I woke up around 12:30 this morning with a familiar pain in my knees. With no mother to look after them, I got up and crept out to the kitchen to find the Tylenol. Downing a couple pills with a cup of water, I realized I wouldn’t be able to go to sleep until the pain subsided, so I decided to clean my dirty living room.
Cleaning in the middle of the night was weird, but amazingly efficient with no interruptions. Armed with my Norwex rag and essential oils, I scrubbed away grimy streaks on the walls and swept peach seeds out from under the couch while I thought about women.
I have had many thoughts about women and issues relating to women for almost as long as I can remember, and most of those thoughts are too premature to birth here just yet. But I can always ask questions, right?
If you are a woman, do you enjoy seminars and books and Facebook groups designed especially for women? Do you enjoy getting together with lady friends to discuss essential oils and cloth diapers and the latest movie? Why or why not?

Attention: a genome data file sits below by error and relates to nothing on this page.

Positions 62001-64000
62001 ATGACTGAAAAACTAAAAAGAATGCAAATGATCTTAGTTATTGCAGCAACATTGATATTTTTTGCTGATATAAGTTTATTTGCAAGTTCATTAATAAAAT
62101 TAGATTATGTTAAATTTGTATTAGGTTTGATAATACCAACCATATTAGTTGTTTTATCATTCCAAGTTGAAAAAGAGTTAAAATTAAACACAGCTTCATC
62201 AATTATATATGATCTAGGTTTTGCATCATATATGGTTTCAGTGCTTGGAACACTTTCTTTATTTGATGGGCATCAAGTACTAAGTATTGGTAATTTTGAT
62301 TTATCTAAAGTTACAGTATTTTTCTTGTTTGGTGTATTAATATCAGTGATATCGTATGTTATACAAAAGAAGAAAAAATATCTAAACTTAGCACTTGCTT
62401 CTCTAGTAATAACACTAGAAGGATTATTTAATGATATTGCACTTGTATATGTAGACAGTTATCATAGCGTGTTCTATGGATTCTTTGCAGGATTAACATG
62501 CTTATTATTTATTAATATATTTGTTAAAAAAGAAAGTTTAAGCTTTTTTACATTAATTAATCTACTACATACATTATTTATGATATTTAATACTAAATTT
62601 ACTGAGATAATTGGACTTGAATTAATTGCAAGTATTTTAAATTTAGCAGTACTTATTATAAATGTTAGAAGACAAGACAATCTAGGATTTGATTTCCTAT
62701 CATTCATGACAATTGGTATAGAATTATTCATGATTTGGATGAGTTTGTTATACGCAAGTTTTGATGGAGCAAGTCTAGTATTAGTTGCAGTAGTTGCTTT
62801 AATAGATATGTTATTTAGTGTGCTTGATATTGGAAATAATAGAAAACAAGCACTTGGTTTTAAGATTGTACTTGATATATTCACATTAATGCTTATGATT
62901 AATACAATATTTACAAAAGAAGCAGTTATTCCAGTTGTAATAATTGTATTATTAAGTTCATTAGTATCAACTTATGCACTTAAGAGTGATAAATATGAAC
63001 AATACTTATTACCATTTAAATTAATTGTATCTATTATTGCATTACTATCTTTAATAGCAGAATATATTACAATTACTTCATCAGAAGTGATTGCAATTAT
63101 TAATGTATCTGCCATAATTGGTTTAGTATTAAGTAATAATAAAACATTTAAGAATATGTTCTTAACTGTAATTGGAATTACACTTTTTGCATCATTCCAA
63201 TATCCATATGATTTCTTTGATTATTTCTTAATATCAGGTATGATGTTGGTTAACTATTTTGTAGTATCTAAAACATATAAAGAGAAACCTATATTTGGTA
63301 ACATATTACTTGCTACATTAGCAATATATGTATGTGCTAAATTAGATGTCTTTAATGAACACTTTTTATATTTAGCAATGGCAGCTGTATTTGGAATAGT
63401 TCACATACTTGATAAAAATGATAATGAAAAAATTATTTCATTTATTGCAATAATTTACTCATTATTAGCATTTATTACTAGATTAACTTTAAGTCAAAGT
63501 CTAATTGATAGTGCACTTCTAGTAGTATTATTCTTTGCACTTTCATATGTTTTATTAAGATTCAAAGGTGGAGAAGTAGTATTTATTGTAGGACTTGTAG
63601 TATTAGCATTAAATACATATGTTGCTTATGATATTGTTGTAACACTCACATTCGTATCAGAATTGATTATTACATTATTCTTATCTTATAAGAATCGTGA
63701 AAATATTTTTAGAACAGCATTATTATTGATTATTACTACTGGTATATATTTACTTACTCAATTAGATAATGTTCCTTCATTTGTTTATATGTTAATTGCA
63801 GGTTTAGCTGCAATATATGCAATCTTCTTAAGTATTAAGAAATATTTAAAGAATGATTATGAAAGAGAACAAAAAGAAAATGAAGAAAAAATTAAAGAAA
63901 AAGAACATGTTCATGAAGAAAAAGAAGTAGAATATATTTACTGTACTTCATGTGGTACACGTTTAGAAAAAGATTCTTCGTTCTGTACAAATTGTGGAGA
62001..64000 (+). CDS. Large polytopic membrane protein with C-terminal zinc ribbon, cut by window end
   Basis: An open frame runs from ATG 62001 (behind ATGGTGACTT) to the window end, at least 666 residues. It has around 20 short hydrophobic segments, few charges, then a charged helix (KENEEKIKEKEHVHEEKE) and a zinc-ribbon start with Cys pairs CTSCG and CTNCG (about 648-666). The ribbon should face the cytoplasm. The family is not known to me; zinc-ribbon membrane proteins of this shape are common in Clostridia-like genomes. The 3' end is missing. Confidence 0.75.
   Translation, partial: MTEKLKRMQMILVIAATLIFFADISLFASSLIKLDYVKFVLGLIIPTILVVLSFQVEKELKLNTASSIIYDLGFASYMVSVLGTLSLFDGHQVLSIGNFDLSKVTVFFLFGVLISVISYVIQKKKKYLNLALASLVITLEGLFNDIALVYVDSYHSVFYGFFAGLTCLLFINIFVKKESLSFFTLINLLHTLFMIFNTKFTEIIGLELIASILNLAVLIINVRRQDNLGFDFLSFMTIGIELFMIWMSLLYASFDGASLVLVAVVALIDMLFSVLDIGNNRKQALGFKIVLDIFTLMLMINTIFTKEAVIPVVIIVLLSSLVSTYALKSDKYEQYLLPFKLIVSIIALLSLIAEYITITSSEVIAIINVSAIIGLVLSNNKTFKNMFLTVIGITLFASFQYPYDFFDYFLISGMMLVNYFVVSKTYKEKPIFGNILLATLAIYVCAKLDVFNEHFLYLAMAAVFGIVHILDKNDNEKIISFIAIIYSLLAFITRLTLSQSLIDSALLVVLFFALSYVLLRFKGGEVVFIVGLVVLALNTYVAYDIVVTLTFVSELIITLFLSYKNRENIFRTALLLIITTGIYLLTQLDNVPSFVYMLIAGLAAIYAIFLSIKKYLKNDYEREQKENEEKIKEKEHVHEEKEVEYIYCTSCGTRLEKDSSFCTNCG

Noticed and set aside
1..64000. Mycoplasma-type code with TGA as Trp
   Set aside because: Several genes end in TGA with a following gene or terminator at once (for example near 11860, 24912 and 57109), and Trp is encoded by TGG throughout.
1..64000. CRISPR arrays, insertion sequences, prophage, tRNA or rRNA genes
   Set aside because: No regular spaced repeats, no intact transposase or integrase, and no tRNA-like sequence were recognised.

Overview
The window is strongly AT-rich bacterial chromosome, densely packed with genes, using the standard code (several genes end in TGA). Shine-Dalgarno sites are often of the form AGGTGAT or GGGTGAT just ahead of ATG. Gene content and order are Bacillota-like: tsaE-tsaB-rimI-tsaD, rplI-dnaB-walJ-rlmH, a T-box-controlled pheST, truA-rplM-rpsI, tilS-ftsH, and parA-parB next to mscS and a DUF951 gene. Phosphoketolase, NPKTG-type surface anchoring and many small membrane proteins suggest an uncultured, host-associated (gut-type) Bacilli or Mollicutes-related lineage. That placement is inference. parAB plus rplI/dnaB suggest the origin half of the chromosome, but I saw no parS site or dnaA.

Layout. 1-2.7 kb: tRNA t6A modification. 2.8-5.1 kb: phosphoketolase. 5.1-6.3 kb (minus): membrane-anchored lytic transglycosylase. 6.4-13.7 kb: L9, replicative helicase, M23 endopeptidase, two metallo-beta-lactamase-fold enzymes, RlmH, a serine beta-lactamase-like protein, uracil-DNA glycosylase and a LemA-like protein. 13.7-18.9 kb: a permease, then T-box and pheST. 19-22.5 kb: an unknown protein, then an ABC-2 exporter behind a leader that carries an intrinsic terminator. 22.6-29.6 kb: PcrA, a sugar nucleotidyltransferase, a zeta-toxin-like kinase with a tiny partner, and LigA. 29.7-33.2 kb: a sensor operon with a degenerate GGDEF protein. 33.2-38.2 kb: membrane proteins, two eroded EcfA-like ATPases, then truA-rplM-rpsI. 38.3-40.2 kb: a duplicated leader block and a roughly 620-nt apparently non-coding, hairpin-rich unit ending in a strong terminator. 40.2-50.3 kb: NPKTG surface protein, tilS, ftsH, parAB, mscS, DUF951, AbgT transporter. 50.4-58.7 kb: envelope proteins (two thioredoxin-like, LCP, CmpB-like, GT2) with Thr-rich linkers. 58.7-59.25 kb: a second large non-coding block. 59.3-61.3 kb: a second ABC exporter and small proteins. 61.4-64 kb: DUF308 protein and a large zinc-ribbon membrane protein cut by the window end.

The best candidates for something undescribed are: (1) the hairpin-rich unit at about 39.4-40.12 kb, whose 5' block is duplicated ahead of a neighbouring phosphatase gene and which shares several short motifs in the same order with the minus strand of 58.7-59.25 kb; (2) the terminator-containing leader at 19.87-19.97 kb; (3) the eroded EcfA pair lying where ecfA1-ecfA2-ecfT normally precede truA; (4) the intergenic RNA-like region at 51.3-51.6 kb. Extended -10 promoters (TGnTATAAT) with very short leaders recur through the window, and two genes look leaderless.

I see myself as sort of a recovering snob in the area of women’s issues. Far too often in my lifespan I have been cynical and even slightly mocking of women’s events, seeing them as too emotional and shallow for my liking. But now I see that while my hunger to learn and grow spiritually is legitimate, my contempt is a greater sin than another’s ignorance.
So in my effort to understand the dynamics of a group obsessed with the best cleaners and recipes and couponing tips and vacation ideas, I’m trying to reach past what feels painfully boring to what is anything but boring–the true heart of a woman with all its longings and fears.
I can go to events now and be touched, even if the quality of teaching sometimes makes my head ache. I can enjoy some small talk (That chicken you made was delicious! May I have your recipe?). Listening to another woman and giving her my full attention while keeping an ear open to God at the same time is vastly rewarding. But there are things I don’t yet understand.
Tell me, if you are a woman, what do you want out of life?
Feel free to comment below, or send me a private email or Facebook message if that feels safer. I promise to listen without judging.
The knee-pain is subsiding, and I think I will wander off to bed now. My living room is fresh and clean-smelling, at least until morning when my happy, crazy children will flit and dance through the house, scattering books and papers and crayons and food smears. Before I go to sleep, I’m publishing this unedited version of my midnight thoughts, because I really do want to hear from you.
23 thoughts on “What Do Women Want?”